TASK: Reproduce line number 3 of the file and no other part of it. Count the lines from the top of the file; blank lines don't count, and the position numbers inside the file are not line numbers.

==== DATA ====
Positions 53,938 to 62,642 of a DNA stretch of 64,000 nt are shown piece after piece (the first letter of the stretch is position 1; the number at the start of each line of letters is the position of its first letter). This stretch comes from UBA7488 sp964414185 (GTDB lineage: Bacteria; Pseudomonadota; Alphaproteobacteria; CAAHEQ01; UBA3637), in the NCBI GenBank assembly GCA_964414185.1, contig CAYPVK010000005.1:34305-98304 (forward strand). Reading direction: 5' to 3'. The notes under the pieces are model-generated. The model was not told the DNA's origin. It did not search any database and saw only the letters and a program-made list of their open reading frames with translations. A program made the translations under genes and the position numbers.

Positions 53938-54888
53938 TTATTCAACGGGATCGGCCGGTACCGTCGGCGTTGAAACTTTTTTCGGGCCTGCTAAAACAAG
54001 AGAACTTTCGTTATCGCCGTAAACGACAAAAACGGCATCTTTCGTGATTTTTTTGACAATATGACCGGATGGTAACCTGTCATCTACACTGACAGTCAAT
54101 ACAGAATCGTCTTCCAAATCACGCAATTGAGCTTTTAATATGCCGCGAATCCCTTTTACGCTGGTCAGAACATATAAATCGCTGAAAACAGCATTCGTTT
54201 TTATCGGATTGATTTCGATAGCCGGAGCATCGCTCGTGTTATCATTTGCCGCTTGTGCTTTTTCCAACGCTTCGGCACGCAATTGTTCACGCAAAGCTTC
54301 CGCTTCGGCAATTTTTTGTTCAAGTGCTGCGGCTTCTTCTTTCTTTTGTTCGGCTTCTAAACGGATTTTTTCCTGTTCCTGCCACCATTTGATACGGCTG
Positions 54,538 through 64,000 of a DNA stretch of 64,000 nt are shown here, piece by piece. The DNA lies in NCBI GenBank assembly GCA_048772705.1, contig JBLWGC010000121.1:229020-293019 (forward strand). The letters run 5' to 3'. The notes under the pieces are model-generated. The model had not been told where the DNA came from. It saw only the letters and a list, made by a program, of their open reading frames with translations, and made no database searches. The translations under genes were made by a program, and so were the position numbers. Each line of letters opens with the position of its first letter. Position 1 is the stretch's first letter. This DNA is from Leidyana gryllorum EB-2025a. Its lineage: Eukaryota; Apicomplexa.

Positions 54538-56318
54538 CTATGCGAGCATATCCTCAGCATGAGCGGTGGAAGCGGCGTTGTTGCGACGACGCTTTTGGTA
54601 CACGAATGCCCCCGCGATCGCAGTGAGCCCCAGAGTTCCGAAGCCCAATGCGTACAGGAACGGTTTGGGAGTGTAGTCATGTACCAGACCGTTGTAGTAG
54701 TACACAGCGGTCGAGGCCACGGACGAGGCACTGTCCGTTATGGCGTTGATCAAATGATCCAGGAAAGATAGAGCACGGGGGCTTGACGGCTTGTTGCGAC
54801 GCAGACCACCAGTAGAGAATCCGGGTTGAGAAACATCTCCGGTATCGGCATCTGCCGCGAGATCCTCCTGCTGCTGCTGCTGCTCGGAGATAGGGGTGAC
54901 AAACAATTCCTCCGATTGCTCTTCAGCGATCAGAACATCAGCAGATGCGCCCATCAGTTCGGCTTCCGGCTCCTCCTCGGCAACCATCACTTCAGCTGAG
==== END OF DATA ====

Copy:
53938 TTATTCAACGGGATCGGCCGGTACCGTCGGCGTTGAAACTTTTTTCGGGCCTGCTAAAACAAG